Extending from the forwardend of the holder I5 is a holder extension l6 secured thereto by the nut ll, so that members l5 and iii in effect form a long holder extending through the frame II and forwardly from the forward end of the frame. A collar member i8 is secured to the forward end of the extension l6 by means of a turn screw shownin the, drawing. There is a socket member l9 integral with the collar l8, which socket H has a cylindrical bore'of inner wall adapted to receive and complementarily hold a cylindrical carbon electrode 26. The angularity of the bore in socket member; is suchthat the upper included angle between electrode 20 and the holder I5 is on the order of '73 degrees, and the included anglebetween thelower end of the electrode 20 and the horizontally disposed holder is on the order of l07 degrees. In other words, a disposition of the socket is such that the carbon electrode 20 and its lower tip or operating end 2 I is inclined away from the operator holding the handle 14 and looking forward toward the electrode. It has been found that an inclination of the electrode actuaily. as shown or within a range of few degrees latitude the preferable angle for the operators manipulation of the device and observation of the result. The lower end or operatingend 2| of the carbon cylindrical electrode 20 is somewhat pointed, like a sharpened pencil, as indicated.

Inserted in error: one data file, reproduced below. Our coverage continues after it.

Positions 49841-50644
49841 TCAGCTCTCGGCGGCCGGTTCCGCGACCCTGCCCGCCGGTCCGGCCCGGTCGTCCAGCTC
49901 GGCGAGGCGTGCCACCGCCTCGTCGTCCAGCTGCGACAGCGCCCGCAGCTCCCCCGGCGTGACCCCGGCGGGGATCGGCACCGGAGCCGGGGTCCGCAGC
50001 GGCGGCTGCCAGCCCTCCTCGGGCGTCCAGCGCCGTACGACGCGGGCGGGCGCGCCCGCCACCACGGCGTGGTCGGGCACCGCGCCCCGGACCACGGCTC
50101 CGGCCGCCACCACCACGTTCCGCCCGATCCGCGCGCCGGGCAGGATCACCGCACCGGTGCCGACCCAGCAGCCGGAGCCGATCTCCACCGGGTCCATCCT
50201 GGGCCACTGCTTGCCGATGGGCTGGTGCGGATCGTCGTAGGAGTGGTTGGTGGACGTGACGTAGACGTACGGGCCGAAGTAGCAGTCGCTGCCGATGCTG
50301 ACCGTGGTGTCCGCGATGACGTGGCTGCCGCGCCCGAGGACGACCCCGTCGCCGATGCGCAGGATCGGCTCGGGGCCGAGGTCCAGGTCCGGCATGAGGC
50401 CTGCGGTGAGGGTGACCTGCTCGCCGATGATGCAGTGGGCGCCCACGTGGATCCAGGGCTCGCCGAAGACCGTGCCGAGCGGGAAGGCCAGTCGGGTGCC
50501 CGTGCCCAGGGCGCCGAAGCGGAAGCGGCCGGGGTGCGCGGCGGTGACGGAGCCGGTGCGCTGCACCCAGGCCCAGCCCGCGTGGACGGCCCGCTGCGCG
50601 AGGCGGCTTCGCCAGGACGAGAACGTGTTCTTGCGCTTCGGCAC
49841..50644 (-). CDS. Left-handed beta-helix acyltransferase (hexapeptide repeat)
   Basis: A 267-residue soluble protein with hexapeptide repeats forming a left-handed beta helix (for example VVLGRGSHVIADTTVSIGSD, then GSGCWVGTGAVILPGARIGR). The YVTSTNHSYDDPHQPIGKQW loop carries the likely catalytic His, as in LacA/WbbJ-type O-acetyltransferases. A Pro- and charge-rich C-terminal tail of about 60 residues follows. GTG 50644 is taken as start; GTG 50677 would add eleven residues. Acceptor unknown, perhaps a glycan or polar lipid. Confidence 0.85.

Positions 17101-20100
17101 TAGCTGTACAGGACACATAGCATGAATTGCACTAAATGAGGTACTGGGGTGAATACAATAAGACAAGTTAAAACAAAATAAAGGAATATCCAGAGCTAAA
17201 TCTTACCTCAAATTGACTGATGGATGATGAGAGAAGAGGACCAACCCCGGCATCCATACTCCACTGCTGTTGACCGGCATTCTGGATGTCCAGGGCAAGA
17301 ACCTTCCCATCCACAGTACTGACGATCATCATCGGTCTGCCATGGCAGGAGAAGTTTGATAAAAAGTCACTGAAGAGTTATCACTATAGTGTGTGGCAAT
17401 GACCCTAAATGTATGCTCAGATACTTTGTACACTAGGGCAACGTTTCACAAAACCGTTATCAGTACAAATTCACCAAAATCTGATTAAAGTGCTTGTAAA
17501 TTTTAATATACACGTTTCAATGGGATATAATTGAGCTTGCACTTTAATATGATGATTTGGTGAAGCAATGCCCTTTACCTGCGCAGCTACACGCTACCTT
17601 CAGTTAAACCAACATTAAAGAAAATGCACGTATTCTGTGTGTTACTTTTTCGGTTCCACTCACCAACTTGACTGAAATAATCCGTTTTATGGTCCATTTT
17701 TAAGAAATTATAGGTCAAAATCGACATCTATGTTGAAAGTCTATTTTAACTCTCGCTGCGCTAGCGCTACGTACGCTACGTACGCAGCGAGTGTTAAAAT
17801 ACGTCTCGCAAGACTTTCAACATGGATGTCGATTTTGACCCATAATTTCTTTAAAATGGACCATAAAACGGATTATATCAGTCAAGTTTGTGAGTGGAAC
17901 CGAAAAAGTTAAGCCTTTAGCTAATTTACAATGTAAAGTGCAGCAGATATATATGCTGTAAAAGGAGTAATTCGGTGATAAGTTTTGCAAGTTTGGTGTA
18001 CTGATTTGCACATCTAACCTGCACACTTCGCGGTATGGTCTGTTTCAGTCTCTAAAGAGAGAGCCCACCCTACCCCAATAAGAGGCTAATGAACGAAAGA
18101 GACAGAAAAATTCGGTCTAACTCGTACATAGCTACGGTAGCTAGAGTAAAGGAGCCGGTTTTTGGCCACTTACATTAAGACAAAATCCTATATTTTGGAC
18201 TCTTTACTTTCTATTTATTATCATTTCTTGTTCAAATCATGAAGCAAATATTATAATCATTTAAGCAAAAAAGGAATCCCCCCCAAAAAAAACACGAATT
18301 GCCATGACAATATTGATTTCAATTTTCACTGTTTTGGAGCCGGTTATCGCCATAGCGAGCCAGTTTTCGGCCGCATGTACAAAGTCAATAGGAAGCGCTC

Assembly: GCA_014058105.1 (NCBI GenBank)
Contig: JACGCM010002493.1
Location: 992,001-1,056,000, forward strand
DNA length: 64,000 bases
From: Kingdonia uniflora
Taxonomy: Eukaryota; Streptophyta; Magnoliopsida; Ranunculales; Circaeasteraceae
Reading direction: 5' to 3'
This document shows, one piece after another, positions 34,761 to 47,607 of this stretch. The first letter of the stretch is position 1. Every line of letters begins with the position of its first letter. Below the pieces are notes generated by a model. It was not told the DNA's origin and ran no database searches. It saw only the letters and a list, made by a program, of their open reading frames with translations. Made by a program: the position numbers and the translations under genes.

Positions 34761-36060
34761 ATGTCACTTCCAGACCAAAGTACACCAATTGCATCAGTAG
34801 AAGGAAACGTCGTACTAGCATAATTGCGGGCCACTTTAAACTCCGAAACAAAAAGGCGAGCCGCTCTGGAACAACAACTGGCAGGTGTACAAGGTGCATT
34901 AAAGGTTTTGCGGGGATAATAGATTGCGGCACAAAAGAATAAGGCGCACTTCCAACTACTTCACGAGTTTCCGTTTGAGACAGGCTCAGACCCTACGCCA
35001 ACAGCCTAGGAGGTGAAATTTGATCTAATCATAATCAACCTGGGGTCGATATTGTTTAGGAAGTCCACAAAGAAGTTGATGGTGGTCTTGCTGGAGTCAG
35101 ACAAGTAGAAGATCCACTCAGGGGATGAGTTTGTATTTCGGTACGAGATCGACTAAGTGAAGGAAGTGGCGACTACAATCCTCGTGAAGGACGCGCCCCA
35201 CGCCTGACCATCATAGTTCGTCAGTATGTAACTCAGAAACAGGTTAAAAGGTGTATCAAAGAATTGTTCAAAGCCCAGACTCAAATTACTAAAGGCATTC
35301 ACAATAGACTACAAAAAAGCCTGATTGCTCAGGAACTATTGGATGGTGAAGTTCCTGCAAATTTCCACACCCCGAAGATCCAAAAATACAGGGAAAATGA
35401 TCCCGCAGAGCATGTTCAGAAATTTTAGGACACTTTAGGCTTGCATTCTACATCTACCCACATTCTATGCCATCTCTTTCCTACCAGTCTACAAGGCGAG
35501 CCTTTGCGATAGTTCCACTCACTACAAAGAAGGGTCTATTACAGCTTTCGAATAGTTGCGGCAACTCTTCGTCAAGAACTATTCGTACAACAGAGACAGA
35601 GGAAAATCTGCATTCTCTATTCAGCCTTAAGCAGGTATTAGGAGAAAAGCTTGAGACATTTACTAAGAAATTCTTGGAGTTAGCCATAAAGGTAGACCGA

A cable or electrical conductor 22 shown entering the electrode holder at the right-hand end of Figure 1 extends through the holder l and extension 6 to provide electrical connection with the carbon electrode 20 in socket IS. The righthand end of cable 22, shown broken away in the illustration, is adapted to be connected to a source of suitable electrical energy, such as a generator.